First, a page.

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What does a medical assistant do?
With growth in the healthcare sector comes demand for qualified staff to care for all of the patients. That includes medical assistants, but what does a medical assistant do? This page explains what medical assistants do so that you can determine if it’s the profession for you. In general, medical assistants are caregivers, administrators and experienced professionals who have a lot of knowledge about many areas of the industry. A medical assistant often works with patients when they first arrive at a doctor’s office or clinic. They also work in hospitals and virtually any healthcare establishment. Since they are so multi-faceted and adept at multi-tasking, they can be found everywhere in the healthcare industry.
The role of the medical assistant
Medical assistants are schooled to handle both clinical and administrative tasks.
- They can take vital signs from patients and also manage patient records, scheduling and billing.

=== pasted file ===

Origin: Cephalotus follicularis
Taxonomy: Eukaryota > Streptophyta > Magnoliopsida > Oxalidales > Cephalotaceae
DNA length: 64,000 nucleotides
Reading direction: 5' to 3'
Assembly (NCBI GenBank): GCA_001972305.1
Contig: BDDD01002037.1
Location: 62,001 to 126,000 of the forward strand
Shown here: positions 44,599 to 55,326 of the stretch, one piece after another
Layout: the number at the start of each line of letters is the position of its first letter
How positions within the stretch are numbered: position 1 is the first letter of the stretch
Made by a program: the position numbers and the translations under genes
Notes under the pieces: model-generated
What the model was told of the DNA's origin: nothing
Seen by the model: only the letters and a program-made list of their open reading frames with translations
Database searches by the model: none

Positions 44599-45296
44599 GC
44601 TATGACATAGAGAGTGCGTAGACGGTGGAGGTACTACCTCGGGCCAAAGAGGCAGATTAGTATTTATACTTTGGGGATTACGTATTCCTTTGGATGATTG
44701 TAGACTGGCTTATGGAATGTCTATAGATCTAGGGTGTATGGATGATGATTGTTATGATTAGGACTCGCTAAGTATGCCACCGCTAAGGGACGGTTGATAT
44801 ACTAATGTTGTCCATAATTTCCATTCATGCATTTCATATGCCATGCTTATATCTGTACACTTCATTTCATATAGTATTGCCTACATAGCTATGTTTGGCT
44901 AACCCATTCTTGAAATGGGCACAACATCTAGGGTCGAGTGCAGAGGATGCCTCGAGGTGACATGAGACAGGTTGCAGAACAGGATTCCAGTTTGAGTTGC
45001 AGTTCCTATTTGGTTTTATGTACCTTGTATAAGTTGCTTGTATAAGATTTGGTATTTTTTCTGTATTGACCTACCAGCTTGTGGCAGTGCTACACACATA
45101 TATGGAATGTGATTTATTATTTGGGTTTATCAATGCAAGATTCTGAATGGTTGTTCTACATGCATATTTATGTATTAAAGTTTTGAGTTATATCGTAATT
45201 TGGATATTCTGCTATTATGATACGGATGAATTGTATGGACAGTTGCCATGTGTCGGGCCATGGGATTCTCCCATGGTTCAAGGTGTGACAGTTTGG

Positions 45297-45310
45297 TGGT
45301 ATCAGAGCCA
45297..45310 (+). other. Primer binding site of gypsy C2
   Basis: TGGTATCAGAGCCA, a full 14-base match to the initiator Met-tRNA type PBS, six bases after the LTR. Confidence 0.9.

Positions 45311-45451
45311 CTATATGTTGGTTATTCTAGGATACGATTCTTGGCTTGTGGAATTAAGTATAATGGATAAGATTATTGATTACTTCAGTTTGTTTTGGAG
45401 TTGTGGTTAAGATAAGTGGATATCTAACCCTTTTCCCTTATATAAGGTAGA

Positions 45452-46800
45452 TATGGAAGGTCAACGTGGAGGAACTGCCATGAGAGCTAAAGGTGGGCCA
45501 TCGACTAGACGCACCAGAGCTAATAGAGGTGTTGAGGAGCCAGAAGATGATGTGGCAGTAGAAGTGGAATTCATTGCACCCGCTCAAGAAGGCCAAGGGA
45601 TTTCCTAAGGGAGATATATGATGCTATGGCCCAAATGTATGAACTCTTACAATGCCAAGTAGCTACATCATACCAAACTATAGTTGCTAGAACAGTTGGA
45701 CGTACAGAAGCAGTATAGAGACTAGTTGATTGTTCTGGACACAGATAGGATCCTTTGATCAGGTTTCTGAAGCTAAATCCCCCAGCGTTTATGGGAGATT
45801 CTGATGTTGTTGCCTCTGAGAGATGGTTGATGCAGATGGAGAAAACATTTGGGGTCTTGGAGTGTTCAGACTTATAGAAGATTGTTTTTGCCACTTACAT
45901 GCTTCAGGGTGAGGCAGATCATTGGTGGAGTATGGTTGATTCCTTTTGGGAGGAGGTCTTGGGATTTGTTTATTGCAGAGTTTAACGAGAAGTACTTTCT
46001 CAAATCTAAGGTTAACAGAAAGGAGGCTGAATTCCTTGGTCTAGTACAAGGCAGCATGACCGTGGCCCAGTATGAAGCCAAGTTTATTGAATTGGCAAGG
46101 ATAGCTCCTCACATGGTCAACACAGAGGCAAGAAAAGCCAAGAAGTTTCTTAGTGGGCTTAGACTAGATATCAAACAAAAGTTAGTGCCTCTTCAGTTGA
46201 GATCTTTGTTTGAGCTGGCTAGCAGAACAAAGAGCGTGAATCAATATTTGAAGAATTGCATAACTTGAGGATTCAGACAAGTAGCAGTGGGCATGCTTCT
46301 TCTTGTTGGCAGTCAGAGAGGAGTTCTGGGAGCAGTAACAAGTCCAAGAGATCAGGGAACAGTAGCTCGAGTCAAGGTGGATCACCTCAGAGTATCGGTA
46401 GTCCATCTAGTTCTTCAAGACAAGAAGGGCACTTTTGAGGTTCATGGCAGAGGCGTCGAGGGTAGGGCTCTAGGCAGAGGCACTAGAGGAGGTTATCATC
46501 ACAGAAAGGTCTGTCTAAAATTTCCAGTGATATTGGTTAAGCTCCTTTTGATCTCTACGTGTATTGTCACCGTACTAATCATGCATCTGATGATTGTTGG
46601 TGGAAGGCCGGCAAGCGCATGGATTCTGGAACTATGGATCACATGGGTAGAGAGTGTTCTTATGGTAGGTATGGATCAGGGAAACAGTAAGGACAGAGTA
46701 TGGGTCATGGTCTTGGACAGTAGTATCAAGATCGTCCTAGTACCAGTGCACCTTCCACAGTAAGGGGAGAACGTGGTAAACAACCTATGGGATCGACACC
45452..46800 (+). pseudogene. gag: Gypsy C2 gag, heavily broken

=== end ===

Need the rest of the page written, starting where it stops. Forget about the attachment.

- They know the insurance codes and can describe how to take medications.
Their diverse array of skills set them apart in the healthcare industry. Where most healthcare careers seek a specialty area at the outset of a career, medical assistant training emphasizes a broader, all-encompassing approach. However, medical assistants can specialize later on, if desired.
There are special professional certifications you can work towards that will provide you with the skills and knowledge to work exclusively in one area of medicine. For instance, you may choose OB/GYN or pediatrics. Other medical assistants prefer oncology. Once you get your feet wet in the industry, you may find that you wish to devote yourself to a specific patient population and practice that you’re interested in. Specializing offers the opportunity to grow your skills, may advance your salary and allow you to work in an area that interests you.
Where do medical assistants work?
Medical assistants work in all areas of the healthcare industry. They are found in hospitals, clinics and doctor’s offices, as well as long-term health facilities and nursing homes.
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Keep in mind that if you find that you aren’t as strong in some of these areas as others, you can often develop these qualities. Less patient people, for instance, are often able to develop their empathy for others and learn to work with situations that aren’t immediately gratifying.
If you desire to enter the healthcare field with a career that can take you in any number of rewarding directions, then a medical assisting program may be perfect for you.